But only 1/100 of these conjunction are close enough to match or better the separation calculated by Sinnott, or 1/600 for Martin's, or 1/3000 for Carroll's. In addition, to have the conjunction occur in the proper constellation, there is only one chance in 12, so frequency f of conjunctions is:

f(Sinnott) = (1.04)(1/100)(1/12) = 1/1154, one conjunction in every 1154 years.

f(Martin) = (1.04)(1/600)(1/12) = 1/6923, one in every 6923 years.

f(Carroll) = (1.04)(1/3000)(1/12) =1/34615, one in every 34,615 years.

Add to this the requirement for a triple conjunction of Jupiter with Regulus. My computer planetarium program (SkyGlobe 3.6) shows that Jupiter has a "loop" at opposition of about 11 degrees, so to have this loop intersect Regulus has a probability of 11 deg/360 deg, or .03.

This decreases the frequency of the event we are describing to:

f(Sinnott) = (1/1154)(.03) = 1/38082, one such in every 38,082 years

f(Martin) = (1/6923)(.03) = 1/228492, one such in every 228,492 years

f(Carroll) = (1/34615)(.03) = 1/1142460, one such in every 1,142,460 years.

Travel-Time for the Magi:

In Ezra 7:9 we have information on the travel of Ezra from Babylon to Jerusalem in the fifth century BC. According to the conversion of dates recorded in the New Living Translation, Ezra left Babylon on April 8 and arrived in Jerusalem August 4. This is just under four months or about 120 days.

Applying this travel-time to the Magi, if the close conjunction of June 17, 2 BC was the event that moved them to journey to Jerusalem, then they would have set out sometime after this date. Traveling at about the same speed as Ezra's entourage, they would have arrived no earlier than mid-October.

To get Martin's arrival date of December 25, we must assume that they spent over two months longer than this, either in preparation for departure or in travel. This is possible, but seems rather long.

But Ezra's group was quite large, and so moved rather slowly. The Magi, by contrast, may have felt the need to hurry. If they averaged 10 miles per day, they could have traveled 700 miles by the 26 Aug conjunction; if they averaged 15 miles per day, 1050 miles; if 20 miles per day, 1400 miles. From the Macmillan Bible Atlas map #243, it looks like the total distance from Babylon to Jerusalem (up the Euphrates and across to Palmyra, then via Damascus) is about 3 inches on the map, or about 760 miles using the scale given there. This is doubtless somewhat of an underestimate, as the roads are not as straight as a ruler, but it looks like the Magi could easily have made the trip in 70 days if they averaged between 10 and 15 miles per day, not at all difficult if they were riding horses or camels.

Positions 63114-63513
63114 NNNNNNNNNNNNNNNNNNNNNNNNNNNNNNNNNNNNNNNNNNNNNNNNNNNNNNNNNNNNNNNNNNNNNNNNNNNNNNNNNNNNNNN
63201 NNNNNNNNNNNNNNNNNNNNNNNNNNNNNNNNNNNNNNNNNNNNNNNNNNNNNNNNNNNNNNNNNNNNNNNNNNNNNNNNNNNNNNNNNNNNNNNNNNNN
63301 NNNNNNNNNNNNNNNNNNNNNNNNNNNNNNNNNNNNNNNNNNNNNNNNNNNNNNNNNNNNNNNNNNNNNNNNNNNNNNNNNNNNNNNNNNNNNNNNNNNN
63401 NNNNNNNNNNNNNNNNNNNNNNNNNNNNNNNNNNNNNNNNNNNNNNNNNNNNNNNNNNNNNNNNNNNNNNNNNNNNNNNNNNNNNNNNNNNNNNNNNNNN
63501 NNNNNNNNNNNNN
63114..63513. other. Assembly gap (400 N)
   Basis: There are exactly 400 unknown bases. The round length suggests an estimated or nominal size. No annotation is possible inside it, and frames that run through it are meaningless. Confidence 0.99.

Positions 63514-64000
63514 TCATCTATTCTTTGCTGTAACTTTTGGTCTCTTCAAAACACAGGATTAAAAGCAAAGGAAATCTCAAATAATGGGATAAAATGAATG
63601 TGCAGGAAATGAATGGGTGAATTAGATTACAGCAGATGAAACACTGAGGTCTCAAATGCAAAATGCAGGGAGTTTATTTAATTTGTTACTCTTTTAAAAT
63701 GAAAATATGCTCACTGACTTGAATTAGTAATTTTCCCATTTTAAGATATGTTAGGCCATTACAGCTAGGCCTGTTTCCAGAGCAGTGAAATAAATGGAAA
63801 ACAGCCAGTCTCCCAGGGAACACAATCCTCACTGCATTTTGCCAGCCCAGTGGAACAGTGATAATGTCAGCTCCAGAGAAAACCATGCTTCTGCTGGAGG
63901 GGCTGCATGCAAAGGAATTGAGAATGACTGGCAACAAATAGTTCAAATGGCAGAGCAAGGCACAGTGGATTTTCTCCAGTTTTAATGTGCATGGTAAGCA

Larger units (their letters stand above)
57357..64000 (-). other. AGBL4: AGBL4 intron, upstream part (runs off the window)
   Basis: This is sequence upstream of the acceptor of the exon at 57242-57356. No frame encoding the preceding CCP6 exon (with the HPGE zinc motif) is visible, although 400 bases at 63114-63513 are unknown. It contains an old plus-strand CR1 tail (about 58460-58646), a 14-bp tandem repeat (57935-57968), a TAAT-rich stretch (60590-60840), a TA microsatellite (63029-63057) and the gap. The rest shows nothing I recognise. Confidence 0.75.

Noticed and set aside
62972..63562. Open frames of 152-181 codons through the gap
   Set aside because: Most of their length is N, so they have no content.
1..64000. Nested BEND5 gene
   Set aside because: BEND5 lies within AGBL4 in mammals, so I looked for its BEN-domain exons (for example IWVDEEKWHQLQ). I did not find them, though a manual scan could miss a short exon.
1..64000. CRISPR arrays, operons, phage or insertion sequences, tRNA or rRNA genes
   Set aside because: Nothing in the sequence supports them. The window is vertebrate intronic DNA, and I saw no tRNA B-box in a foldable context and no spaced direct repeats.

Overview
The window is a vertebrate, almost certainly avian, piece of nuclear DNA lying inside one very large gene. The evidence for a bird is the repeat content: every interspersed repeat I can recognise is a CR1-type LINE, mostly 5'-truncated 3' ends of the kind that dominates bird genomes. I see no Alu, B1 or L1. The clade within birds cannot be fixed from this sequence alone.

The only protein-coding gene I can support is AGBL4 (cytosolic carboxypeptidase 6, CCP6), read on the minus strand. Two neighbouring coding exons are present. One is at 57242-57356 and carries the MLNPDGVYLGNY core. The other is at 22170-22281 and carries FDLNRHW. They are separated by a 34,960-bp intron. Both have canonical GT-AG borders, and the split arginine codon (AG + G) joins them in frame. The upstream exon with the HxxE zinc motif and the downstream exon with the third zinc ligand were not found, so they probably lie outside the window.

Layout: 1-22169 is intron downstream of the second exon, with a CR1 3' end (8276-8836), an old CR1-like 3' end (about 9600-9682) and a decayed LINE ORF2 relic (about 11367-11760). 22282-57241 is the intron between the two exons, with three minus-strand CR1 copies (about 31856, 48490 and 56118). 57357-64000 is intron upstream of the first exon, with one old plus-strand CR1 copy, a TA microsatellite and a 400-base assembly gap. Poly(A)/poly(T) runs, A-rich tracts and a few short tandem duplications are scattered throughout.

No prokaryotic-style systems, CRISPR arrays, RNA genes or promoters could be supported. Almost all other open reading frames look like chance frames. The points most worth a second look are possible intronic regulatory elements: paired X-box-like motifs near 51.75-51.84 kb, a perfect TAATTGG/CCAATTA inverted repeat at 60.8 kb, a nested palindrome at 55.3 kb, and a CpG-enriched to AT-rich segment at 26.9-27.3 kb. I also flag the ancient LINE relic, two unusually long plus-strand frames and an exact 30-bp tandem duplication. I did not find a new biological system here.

Captions For Figures

Figure 1: The constellation Leo (the Lion), showing the location of its chief star Regulus and the two close Jupiter-Venus conjunctions of 12 August 3 BC and 17 June 2 BC. Adapted from a figure in Roger Sinnott's article "Thoughts on the Star of Bethlehem," Sky and Telescope (December 1968): 384-386.

Figure 2: The Zodiac in the vicinity of Leo (the Lion) and Virgo (the Virgin), showing the location of the Sun and Moon in early September 3 BC. Martin identifies 11 September 3 BC as the date of the birth of Jesus. I see it as the date of Mary's conception, and thus the incarnation of Jesus. Figure from Ernest L. Martin, The Star That Astonished the World (Portland, OR: ASK Publications, 1991).

Figures 3-7: Star charts of the various conjunctions as viewed from Jerusalem, reconstructed by the planetarium program SkyGlobe 3.6. Planet names are given in three-letter abbreviations (SUN, MOO, MER, VEN, MAR, JUP), as are the constellation names (LEO, VIR).


Although the author is in agreement with the doctrinal statement of IBRI, it does not follow that all of the viewpoints espoused in this paper represent official positions of IBRI. Since one of the purposes of the IBRI report series is to serve as a preprint forum, it is possible that the author has revised some aspects of this work since it was first written.